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    Spatial attention and the mental number line: evidence for characteristic biases and compression

    Longo, Matthew and Lourenco, S.F. (2007) Spatial attention and the mental number line: evidence for characteristic biases and compression. Neuropsychologia 45 (7), pp. 1400-1407. ISSN 0028-3932.

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    Abstract

    Numbers are often proposed to be represented spatially as lying along a mental number line. The present study examined whether the direction of spatial attention operates similarly in physical and numerical space. Participants bisected physical lines by indicating the perceived center and “bisected” the mental number line by estimating (without calculating) the number midway between two others. Healthy participants generally show a slight leftward bias (pseudoneglect) when bisecting physical lines. In the present study, pseudoneglect was also observed on mental number line bisection and, importantly, was greater for participants who showed stronger pseudoneglect on physical line bisection. This finding suggests that hemispheric asymmetries in spatial attention operate similarly in physical and numerical space. Furthermore, this bias increased with the average of the numbers, consistent with the proposal that the spatial representation of the mental number line is nonlinearly compressive, with pairs of numbers lying closer together as their magnitude increases.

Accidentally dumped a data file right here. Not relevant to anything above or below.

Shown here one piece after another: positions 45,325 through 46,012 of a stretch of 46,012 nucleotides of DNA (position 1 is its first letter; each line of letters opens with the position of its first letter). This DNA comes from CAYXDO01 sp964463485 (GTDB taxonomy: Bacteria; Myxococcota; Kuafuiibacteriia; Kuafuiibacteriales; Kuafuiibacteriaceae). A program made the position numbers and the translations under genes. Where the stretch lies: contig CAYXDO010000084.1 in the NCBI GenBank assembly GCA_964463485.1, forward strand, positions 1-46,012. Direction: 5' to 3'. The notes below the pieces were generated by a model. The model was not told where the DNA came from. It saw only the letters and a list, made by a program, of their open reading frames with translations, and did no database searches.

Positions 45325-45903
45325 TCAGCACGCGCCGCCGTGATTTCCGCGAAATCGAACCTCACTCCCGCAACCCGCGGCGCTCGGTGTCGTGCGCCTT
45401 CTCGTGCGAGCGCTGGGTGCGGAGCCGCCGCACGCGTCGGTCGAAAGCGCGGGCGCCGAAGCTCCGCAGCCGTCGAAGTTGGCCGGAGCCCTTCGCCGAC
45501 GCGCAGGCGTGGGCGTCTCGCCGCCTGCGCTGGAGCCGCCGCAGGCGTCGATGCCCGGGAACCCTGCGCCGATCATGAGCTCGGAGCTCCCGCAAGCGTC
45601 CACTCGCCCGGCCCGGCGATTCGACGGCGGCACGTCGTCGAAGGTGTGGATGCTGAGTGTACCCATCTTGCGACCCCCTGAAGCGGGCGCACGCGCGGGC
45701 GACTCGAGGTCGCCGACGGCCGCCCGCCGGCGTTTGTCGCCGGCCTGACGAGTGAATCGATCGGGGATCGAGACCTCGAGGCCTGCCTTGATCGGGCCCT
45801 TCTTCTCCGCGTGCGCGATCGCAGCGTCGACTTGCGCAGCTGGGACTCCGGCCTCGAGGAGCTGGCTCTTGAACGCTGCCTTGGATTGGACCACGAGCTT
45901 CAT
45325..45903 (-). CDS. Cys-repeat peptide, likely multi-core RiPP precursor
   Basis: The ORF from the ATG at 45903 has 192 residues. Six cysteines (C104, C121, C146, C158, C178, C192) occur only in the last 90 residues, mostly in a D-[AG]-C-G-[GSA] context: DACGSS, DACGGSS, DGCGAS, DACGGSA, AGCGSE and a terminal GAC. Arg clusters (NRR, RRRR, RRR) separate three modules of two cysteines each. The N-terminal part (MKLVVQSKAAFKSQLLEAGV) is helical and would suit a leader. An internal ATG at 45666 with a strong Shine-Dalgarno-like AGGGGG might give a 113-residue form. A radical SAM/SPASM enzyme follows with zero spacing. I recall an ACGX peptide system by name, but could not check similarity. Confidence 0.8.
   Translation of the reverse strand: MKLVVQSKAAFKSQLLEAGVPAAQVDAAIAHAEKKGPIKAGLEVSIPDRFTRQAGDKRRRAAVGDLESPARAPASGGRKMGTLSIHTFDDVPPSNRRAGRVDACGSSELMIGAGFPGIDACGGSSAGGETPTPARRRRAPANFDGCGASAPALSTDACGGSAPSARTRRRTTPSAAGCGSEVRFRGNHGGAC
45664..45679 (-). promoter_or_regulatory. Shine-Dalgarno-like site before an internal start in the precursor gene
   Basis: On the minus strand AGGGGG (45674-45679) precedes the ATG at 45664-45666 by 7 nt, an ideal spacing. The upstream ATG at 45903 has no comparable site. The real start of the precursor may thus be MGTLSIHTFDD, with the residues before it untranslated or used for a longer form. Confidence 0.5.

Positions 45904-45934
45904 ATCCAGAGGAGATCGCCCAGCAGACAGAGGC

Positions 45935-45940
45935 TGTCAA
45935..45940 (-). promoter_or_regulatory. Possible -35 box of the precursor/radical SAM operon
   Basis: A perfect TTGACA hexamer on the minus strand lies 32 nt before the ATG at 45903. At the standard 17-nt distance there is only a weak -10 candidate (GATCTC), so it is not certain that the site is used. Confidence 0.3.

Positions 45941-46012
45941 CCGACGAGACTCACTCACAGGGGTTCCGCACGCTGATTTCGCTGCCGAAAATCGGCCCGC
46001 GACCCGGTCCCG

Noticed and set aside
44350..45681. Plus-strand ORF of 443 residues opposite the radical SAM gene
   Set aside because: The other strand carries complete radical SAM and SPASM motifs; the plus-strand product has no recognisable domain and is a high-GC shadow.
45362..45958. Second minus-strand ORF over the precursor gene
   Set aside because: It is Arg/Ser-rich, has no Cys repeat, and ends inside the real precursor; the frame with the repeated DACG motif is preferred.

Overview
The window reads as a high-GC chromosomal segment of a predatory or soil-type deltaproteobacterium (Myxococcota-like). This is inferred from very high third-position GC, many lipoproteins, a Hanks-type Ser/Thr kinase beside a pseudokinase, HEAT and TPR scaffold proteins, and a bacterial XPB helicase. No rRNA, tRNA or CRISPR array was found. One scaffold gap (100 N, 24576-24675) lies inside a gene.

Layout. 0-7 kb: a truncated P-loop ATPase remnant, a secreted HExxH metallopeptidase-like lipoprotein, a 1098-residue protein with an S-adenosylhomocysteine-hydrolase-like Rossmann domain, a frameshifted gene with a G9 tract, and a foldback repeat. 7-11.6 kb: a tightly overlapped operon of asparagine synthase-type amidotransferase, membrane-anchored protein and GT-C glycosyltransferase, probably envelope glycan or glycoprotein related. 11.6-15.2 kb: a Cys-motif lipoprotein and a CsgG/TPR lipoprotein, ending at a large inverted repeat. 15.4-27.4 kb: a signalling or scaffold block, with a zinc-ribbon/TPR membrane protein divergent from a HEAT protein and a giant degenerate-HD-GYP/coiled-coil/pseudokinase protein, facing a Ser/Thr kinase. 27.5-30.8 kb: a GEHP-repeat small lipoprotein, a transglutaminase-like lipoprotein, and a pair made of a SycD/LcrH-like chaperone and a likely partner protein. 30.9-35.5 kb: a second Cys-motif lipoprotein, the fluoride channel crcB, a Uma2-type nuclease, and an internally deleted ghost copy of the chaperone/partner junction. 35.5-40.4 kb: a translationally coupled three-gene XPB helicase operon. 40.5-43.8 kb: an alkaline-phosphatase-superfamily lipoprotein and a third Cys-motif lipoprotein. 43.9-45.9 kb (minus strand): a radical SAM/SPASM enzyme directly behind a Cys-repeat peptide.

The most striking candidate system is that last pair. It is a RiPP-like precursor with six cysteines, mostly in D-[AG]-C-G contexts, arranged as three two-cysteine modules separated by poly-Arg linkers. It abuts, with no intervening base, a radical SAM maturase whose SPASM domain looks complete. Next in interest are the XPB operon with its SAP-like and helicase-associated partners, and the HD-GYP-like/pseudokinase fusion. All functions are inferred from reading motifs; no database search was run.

Metadata

    Item Type: Article
    School: Birkbeck Schools and Departments > School of Science > Psychological Sciences
    Depositing User: Sarah Hall
    Date Deposited: 07 Jan 2020 09:42
    Last Modified: 07 Jan 2020 09:42
    URI: http://eprints.bbk.ac.uk/id/eprint/30499

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